Finding the music ID for your campaign or TV commercial to broaden brand recognition of your product. PUBLICIS, CLM-BBDO, MERCEDES-BENZ and NISSAN have used my skills.

Creating made-to-measure scores that define the theme of your event.
Launching a product? Opening a new place? Whether as a DJ mixing live on location or ahead of time in the studio, I design to-the-point soundscapes that create that special ambiance.

Designing specific compilation CD's for media and corporate projects, movie soundtracks for short films and feature films, documentaries and presentations.


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Thursday, June 24, 2010

Hymn Of The Big Wheel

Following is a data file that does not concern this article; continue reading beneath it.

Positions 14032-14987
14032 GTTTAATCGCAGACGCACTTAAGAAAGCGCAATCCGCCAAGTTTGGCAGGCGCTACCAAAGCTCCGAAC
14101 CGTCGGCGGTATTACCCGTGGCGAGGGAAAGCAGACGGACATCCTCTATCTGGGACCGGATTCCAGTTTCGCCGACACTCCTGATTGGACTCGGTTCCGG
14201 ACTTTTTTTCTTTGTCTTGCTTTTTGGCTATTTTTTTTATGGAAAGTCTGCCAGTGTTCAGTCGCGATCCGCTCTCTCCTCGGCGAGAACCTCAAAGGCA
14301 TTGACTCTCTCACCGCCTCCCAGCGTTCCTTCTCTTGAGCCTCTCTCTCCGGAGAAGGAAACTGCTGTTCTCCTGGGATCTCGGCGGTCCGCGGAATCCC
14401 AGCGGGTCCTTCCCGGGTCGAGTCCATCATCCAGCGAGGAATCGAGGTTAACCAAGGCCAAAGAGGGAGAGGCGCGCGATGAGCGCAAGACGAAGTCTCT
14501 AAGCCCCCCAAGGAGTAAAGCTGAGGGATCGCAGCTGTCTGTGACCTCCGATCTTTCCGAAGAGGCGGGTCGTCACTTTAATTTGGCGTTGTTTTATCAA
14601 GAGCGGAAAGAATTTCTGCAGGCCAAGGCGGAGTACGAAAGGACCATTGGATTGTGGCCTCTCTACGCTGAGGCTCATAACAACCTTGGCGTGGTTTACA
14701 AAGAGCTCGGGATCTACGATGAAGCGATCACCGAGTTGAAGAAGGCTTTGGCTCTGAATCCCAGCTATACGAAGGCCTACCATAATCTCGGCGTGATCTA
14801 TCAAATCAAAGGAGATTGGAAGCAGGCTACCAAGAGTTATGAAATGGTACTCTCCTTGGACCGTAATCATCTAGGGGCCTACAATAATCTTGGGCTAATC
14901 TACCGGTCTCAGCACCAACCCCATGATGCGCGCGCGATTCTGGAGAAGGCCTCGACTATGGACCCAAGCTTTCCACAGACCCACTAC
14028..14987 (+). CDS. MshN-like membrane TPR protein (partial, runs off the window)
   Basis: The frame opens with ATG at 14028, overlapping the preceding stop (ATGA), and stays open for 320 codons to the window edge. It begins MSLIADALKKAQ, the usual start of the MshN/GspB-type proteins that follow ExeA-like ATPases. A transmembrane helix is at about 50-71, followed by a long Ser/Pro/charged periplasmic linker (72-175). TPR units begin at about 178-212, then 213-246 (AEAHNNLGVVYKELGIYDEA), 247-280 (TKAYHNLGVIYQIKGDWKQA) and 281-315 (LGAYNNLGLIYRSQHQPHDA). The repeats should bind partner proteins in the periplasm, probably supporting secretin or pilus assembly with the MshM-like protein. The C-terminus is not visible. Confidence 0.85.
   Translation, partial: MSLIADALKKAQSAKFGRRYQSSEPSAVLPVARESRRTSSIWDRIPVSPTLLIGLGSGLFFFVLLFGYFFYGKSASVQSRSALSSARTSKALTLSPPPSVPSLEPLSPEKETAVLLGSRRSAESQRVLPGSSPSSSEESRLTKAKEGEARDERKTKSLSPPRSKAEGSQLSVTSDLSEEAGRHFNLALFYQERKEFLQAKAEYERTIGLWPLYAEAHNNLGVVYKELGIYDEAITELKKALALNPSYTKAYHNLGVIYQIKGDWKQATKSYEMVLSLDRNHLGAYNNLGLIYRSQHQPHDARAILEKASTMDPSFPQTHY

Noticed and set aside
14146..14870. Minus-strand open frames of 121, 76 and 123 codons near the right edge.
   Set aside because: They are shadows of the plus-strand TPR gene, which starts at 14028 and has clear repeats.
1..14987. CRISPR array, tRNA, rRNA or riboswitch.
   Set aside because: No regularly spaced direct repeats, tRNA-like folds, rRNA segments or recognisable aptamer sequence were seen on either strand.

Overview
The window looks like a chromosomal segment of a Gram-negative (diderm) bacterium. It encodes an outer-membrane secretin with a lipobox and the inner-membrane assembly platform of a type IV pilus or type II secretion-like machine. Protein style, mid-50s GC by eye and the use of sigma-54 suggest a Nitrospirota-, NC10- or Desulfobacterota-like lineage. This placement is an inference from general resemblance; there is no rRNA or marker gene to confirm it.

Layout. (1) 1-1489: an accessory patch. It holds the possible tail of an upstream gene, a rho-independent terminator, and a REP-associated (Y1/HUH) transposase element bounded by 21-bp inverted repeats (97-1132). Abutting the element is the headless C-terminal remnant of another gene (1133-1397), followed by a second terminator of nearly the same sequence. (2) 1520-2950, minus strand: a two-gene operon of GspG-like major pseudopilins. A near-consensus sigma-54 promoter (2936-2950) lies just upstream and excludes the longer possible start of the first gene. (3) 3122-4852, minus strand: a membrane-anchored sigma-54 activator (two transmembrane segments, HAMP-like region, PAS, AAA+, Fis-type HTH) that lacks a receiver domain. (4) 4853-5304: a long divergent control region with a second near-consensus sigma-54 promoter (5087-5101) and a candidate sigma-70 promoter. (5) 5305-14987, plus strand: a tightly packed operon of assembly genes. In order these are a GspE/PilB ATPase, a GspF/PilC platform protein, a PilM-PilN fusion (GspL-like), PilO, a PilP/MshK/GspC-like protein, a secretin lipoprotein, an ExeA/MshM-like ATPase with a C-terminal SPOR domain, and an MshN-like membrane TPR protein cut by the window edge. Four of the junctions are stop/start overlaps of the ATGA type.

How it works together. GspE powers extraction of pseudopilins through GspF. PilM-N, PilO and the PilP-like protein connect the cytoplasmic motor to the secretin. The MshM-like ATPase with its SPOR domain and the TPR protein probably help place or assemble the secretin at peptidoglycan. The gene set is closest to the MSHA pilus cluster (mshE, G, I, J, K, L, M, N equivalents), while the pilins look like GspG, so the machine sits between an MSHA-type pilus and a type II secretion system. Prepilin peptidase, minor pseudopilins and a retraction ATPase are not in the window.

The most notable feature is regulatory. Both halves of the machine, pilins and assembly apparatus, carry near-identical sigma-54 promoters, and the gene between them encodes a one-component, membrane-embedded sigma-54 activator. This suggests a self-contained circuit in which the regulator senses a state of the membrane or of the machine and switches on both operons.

Top/ Tormato (Atlantic, 1978) is the ninth studio album by British progressive rock group Yes, issued as the follow-up to 1977's acclaimed Going for the One. The original album title was to be Yes Tor, referring to a geological formation in southern England. The photographs taken by legendary design group Hipgnosis for the album cover were seen as so unimpressive that keyboard player Rick Wakeman, in frustration, threw a tomato at the pictures. The cover and title were adjusted accordingly. Yes are an English progressive rock band formed in London in 1968, generally regarded as one of the archetypal bands and pioneers of the genre. They have sold over 60 million albums. The band's music blends symphonic and other "classical" structures with their own brand of rock music. Although the band's sole consistent member has been bass player Chris Squire, Yes are also generally noted for the distinctive high-register vocals of former lead singer Jon Anderson and the eclectic musical stylings of a succession of guitarists (including Steve Howe), keyboard players (including Rick Wakeman), and drummers (including Bill Bruford and Alan White). Long-term band members Squire, Howe, and White are currently touring with a lineup featuring vocalist Benoît David and keyboardist Oliver Wakeman. Bottom/ Despite acquiring a reputation as an example of the worst excesses of "prog rock", Tales from Topographic Oceans (Atlantic Records, 1973) became the band's fourth consecutive gold album. The album's concept, a two-disc, four-piece work of symphonic length and scope (based on the Shastric scriptures, as found in a footnote within Paramahansa Yogananda's book Autobiography of a Yogi), was their most ambitious to date. The four songs of the album symbolise (in track order) the concepts of Truth, Knowledge, Culture, and Freedom, the subjects of that section of text. On release it received notably hostile reviews. Gordon Fletcher in his review in Rolling Stone described it as "psychedelic doodling". Artwork for the album (design and illustration) was done by Roger Dean. Dean designed many of the group's album covers, forming a continuing story in pictures. Dean had also created the Yes logo. The cover of Tales from Topographic Oceans has often been included in lists of the best album covers of all time.

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